Here's some great advice I heard once. Write out your "long" version and get out everything you want to say. Then, pretend like you have to explain that same thing to someone in 150 words or less. It may take a little longer, but it helps you organize your thoughts, which makes it easier to write that shorter email copy.

4. Create an enticing subject line.

If you get everything right, but this wrong, I hate to say it, but all your hard work will have been in vain. Creating an enticing subject line is just as important as everything else. It acts as gateway between the reader and your content. Your marketing email can't be a success if no one opens it!

You might think you need to get your creative juices going, but actually, clarity is more important than creativity. This research firm did a study comparing "clear" titles (explanatory) and "creative" titles (catchy and clever). The "clear" titles got more clicks and social likes by a long shot!

For example, that same research firm walked through creating a subject line for a business's grand opening event.

A subject line shouldn’t give away all of the information inside. Instead, it should clearly explain what that information is about.

For example, if a tea shop were celebrating a new location’s grand opening, its email’s subject line wouldn’t read, “Tea Party at 4 p.m., 9/12/12 at 8 Main St.”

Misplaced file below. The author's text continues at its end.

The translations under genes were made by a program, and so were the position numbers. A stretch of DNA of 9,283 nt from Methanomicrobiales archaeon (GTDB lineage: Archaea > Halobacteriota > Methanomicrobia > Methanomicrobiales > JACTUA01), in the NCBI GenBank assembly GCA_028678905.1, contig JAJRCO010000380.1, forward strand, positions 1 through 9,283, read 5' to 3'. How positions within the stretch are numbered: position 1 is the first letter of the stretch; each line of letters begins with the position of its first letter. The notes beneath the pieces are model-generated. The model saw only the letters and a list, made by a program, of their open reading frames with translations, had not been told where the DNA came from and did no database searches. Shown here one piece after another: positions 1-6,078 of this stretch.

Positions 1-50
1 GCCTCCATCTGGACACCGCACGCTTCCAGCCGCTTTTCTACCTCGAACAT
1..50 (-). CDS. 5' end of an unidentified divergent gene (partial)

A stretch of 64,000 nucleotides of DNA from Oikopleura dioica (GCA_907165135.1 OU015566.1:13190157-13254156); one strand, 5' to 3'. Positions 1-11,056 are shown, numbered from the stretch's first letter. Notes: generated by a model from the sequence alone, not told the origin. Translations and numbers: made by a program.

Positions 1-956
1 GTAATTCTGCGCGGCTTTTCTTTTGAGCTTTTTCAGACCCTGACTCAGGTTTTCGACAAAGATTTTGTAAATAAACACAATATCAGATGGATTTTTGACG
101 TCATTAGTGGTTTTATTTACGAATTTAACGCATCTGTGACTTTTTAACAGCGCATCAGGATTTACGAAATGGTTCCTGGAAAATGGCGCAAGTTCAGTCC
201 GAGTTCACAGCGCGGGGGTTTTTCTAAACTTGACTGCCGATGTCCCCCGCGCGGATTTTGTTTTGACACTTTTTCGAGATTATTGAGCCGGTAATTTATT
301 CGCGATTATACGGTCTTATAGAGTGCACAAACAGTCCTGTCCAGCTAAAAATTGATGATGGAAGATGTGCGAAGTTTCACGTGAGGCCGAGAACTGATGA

That’s not clarity, it’s throwing itself at readers.

And, it wouldn’t read, “The Mad Hatter on Main.” That’s creative, but it doesn’t tell subscribers what they’ll find inside at all.

Instead, it might read, “Your Invitation to Our Grand Opening Tea Party.”

See the difference? Here are 10 Awesome Headlines that Drive Traffic and Attract Readers from Jeff Bullas to get you started on your quest to that perfect subject line.

5. Know your analytics and always keep testing.

There are all kinds of ways to track opens, clicks and statistics about your email campaigns. Any email marketing service provider can help you with those. You can even get a specific call tracking number for your campaign to see if it's generating the response you want. Just make sure you're always evaluating and reevaluating what you're sending and the response it's getting. Then you can make sure you're always putting your best effort into the areas that work.

What things have you discovered that have made your email marketing campaigns successful?

Should You Advertise In The Yellow Pages?


My family recently moved to a town in the rural Midwest. The first time I’d ever been to this town was our moving day, and I knew exactly two other people in town: my husband and toddler. After a thousand-mile trip, we were ready to settle in and enjoy our first meal in our new home: a box of pizza. I didn’t know any of the pizza places, and certainly not how to contact them, so I grabbed my phone and did what I always did: searched the web. To my surprise, and for the first time in my life, Google failed me. The only results were from the city 30 miles away.